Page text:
While the media and the scope for exercising some presidential responsibilities have changed, their structure seems in many ways to have remained relatively stable. Yet, despite these similarities, I believe there is at least one area in which we do see a distinct change between the 19th and the late 20th century university president. That is in our predecessors' traditional responsibility for ethical leadership -- which they originally carried out by teaching the college's capstone course in moral philosophy and/or ensuring an adequate amount of "right thinking" in the faculty. It might be argued that, in the more complex modern university, this ethical dimension of presidential leadership has evolved from a more strictly delimited and almost rule-governed activity into a more diffuse but no less significant role of helping to set the moral tone for the academic community -- and beyond -- via one's choices, policies, actions and words.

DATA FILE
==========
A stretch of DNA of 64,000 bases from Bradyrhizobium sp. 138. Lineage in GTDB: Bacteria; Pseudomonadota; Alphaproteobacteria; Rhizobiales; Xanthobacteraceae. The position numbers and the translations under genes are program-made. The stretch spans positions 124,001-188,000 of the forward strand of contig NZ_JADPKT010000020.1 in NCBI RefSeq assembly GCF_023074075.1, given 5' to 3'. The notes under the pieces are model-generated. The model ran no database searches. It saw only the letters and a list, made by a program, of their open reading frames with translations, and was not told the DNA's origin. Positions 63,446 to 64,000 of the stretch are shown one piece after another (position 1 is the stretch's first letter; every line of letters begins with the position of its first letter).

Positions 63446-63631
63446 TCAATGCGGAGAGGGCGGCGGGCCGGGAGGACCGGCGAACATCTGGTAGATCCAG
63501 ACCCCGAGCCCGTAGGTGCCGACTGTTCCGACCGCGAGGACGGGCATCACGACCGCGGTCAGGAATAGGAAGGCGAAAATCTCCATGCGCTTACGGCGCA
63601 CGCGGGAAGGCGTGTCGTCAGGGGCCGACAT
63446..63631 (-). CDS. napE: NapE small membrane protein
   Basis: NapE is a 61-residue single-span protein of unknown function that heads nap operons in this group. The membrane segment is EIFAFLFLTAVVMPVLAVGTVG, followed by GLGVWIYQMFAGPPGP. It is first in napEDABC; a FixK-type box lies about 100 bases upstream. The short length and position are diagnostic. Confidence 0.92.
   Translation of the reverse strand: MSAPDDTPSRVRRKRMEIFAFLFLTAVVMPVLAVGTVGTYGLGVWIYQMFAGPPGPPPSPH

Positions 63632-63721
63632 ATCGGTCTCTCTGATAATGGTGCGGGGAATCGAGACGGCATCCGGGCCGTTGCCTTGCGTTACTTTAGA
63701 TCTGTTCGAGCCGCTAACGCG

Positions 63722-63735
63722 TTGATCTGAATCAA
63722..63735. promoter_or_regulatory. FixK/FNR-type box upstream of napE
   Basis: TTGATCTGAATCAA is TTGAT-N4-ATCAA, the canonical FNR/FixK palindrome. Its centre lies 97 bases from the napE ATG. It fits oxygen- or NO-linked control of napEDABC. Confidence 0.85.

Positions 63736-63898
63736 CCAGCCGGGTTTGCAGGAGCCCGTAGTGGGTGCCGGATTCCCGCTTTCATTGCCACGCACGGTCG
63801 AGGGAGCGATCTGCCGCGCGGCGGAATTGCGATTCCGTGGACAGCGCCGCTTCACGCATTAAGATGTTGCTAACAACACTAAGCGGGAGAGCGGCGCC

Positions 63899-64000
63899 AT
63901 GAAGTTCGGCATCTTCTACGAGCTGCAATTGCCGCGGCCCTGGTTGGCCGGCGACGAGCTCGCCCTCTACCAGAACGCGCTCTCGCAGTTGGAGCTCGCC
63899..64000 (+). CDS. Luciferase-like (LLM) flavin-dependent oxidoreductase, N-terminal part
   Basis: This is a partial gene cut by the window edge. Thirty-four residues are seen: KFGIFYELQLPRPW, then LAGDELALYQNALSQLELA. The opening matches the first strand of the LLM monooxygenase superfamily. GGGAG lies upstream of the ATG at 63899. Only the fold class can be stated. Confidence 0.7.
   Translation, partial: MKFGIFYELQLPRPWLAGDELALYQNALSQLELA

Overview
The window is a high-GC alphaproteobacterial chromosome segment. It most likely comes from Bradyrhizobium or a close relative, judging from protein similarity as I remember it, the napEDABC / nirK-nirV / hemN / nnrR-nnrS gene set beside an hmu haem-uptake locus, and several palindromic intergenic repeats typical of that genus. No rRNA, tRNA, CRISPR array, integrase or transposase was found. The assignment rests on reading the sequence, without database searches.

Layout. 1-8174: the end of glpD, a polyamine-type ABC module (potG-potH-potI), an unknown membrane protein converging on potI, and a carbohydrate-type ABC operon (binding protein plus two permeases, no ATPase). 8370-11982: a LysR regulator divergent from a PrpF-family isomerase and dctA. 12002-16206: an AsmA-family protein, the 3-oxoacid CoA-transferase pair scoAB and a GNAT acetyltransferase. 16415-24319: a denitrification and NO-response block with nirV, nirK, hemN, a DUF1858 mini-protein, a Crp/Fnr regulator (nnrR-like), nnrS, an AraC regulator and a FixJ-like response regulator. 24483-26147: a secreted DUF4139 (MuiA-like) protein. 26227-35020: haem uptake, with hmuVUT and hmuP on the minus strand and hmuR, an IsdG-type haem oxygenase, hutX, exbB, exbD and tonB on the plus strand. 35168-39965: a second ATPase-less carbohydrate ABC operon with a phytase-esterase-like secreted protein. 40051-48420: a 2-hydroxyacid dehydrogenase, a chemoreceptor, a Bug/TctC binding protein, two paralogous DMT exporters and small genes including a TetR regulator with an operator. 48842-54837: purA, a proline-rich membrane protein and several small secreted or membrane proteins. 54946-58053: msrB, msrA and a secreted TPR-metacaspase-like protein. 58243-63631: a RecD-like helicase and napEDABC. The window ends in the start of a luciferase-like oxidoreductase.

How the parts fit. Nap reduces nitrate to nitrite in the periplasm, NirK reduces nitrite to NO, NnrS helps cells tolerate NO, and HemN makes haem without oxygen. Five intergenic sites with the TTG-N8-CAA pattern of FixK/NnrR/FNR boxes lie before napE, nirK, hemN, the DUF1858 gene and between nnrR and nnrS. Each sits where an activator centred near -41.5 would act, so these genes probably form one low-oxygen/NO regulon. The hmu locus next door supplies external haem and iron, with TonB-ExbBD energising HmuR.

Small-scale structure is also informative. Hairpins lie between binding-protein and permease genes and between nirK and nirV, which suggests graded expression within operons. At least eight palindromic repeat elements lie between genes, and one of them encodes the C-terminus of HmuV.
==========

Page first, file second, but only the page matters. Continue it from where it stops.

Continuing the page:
Indeed, it is my own view that the moral requirements of a contemporary university president are no less than in some previous age but they are of a different sort. It is no longer the president's responsibility to teach other members of the academic community the precise nature of appropriate beliefs and "right thinking." It is rather to act as an example of personal integrity (i.e., accepting both the rights and responsibilities of academic life) and to both protect and project the academic vision of the modern American university (and the intellectual culture that supports it) as a social institution that serves the long-term interests of the society that supports it. Moreover, it is critical for the president and any allies he or she can mobilize within the academic community to be able to convey to others the notion that for universities the future is of great ethical significance. The issue of integrity -- both intellectual and personal -- is an important one. One could look at this question in the negative by equating it with a lack of intellectual and/or personal corruption. It is more helpful, however, to focus on the positive and think of integrity as reflecting such qualities as open commitment to a set of academic and social values; forthrightness, discernment, steadfastness in the pursuit of a vision; fierce in the defense of those cultural conditions (i.e., the university's cultural norms) required for intellectual inquiry and education (e.g., thoughtful debate, reasoned inquiry); compassion and -- despite the ultimate unwillingness to compromise all -- a capacity to compromise when that is what is required to move a community forward. It seems to me that one can project such qualities if and only if one acts from a set of principles that helps distinguish between right and wrong and articulates these principles for the entire community. To my mind, too few contemporary college and university presidents actually articulate their perspectives on such matters.